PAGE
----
Driver: TaylorMade M4 (9.5 degrees), with Aldila Tour Green 75 TX shaft

    Fairway wood: TaylorMade M3 (19 degrees), with Aldila Tour Green 75 TX shaft

    Irons: TaylorMade P790 (3), P750 (4-PW), with Project X 6.5 shafts

    Wedges: TaylorMade Milled Grind (52, 56 degrees), Milled Grind Hi-Toe (60 degrees), with Project X 6.5 shafts

    Putter: TaylorMade Spider Tour Red

    Ball: TaylorMade TP5x

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    Strange irked by Rahm-Landry friendly playoff

    By Jason CrookJanuary 22, 2018, 9:45 pm

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    While Jon Rahm and Andrew Landry were “battling” through four extra holes, Strange, 62, tweeted his issues with the duo’s constant chit-chat and friendly banter down the stretch at La Quinta Country Club, where Rahm eventually came out on top.

    The two-time U.S. Open champ then engaged with some followers to explain his point a little more in depth.

    So, yeah ... don't think he's changing his perspective on this topic anytime soon ever.

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    Randall's Rant: The Euros won't just roll over

    By Randall MellJanuary 22, 2018, 9:36 pm

    The Ryder Cup may not be the King Kong of golf events yet, but you can hear the biennial international team event thumping its chest a full eight months out.

    As anticipation for this year’s big events goes, there is more buzz about Europe’s bid to hold off a rejuvenated American effort in Paris in September than there is about the Masters coming up in April.

    Thank Europe’s phenomenal success last weekend for that.

    And Rory McIlroy’s impassioned remarks in Abu Dhabi.

    And the provocative bulletin board material a certain Sports Illustrated writer provided the Europeans a couple months ago, with a stinging assault on the Euro chances that read like an obituary.

    McIlroy was asked in a news conference before his 2018 debut last week what he was most excited about this year.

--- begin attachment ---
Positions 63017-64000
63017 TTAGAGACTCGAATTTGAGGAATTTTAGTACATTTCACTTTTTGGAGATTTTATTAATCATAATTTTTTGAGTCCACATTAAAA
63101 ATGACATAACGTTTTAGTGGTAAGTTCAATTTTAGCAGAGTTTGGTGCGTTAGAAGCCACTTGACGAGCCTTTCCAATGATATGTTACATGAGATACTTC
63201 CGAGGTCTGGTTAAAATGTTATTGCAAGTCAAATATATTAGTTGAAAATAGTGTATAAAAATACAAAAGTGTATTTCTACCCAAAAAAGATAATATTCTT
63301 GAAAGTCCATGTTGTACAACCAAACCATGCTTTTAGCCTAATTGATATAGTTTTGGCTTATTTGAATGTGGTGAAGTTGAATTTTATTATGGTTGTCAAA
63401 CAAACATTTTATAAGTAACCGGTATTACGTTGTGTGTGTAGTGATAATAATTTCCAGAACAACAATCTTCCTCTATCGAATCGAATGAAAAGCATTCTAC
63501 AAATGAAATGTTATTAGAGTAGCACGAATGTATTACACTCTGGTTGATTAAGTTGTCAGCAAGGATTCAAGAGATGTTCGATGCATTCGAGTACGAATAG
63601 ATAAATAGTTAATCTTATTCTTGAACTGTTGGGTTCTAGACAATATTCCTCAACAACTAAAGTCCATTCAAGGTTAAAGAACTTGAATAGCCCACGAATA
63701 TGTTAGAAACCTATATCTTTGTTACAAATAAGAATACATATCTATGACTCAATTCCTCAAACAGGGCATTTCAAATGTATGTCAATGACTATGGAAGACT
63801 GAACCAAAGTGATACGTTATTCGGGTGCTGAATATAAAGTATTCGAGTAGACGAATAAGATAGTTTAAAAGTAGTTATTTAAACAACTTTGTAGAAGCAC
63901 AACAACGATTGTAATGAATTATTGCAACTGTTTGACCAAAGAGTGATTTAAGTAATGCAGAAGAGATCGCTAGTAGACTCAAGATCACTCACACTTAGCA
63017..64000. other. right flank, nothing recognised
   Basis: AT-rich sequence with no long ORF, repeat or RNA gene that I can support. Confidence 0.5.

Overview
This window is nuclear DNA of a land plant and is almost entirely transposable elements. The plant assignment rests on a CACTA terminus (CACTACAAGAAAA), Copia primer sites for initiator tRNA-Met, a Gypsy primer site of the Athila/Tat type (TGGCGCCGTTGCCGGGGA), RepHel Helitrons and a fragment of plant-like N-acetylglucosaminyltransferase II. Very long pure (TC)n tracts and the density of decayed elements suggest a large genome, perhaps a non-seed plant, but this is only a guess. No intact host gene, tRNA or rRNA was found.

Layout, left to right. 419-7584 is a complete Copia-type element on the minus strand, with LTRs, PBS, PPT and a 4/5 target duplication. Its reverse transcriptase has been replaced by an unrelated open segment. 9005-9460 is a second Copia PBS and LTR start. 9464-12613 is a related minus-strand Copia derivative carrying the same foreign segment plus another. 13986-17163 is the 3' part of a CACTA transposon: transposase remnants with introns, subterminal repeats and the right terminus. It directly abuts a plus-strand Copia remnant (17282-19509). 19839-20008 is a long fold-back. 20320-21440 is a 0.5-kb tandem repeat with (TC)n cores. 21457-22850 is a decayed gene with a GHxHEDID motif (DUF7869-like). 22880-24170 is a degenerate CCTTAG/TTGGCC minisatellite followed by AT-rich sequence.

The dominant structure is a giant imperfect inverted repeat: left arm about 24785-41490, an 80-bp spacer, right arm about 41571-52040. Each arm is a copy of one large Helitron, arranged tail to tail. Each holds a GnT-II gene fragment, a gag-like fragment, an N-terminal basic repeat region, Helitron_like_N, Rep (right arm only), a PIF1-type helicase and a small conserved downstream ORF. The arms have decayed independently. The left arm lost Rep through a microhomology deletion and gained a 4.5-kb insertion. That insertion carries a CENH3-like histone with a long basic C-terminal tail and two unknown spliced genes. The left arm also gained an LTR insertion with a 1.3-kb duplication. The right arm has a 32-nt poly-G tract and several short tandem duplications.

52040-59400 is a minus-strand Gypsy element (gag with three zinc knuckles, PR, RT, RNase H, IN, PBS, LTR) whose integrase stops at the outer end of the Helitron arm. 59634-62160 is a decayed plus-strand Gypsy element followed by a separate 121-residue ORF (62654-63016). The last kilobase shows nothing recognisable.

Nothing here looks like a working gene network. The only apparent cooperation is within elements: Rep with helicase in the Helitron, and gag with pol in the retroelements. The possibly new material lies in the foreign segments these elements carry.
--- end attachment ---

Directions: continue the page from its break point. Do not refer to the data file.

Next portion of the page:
The Ryder Cup topped his list.

    Though McIlroy will be trying to complete the career Grand Slam at Augusta National come April, he talked more about the Ryder Cup than he did any of the game’s major championships.

    When asked a follow-up about the American team’s resurgence after a task-force overhaul and the injection of young, new star power, McIlroy nearly started breaking down the matchup. He talked about the young Americans and how good they are.

    “Yeah, the Americans have been, obviously, very buoyant about their chances and whatever, but it’s never as easy as that. ... The Ryder Cup’s always close,” McIlroy said. “I think we’ll have a great team, and it definitely won’t be as easy as they think it’s going to be.”



    McIlroy may have been talking about Alan Shipnuck’s bold prediction after the American Presidents Cup rout last fall.

    Or similar assertions from TV analysts.

    “The Ryder Cup is dead – you just don’t know it yet,” Shipnuck wrote. “One of the greatest events in sport is on the verge of irrelevancy. The young, talented, hungry golfers from the United States, benefitting from the cohesive leadership of the Task Force era, are going to roll to victory in 2018 in Paris.”

    European Ryder Cup captain Thomas Bjorn won’t find words that will motivate the Euros more than that as he watches his prospective players jockey to make the team.

    And, boy, did they jockey last weekend.

    The Euros dominated across the planet, not that they did it with the Ryder Cup as some rallying cry, because they didn’t. But it was a heck of an encouraging start to the year for Bjorn to witness.

    Spain’s Jon Rahm won the CareerBuilder Challenge on the PGA Tour, England’s Tommy Fleetwood started the week at Abu Dhabi paired with American and world No. 1 Dustin Johnson and won the European Tour event, and Spain’s Sergio Garcia won the Singapore Open in a rout on the Asian Tour.

    And McIlroy looked close to being in midseason form, tying for third in his first start in three months.

    Yes, it’s only January, and the Ryder Cup is still a long way off, with so much still to unfold, but you got an early sense from McIlroy how much defending European turf will mean to him and the Euros in Paris in September.

    The Masters is great theater, the U.S. Open a rigorous test, The Open and the PGA Championship historically important, too, but the Ryder Cup touches a nerve none of those do.

    The Ryder Cup stokes more fervor, provokes more passion and incites more vitriol than any other event in golf.

    More bulletin board material, too.

    Yeah, it’s a long way off, but you can already hear the Ryder Cup’s King Kong like footsteps in its distant approach. Watching how the American and European teams come together will be an ongoing drama through spring and summer.

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    Quail Hollow officials promise players easier conditions

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    The course played to a lengthened 7,600 yards at last year’s PGA and a 73.46 stroke average, the toughest course in relation to par on Tour in 2017. As a result, it left some players less than excited to return to the Charlotte, N.C.-area layout later this spring for the Wells Fargo Championship.

    It’s that lack of enthusiasm that led officials at Quail Hollow to send a video to players saying, essentially, that the course players have lauded for years will be back in May.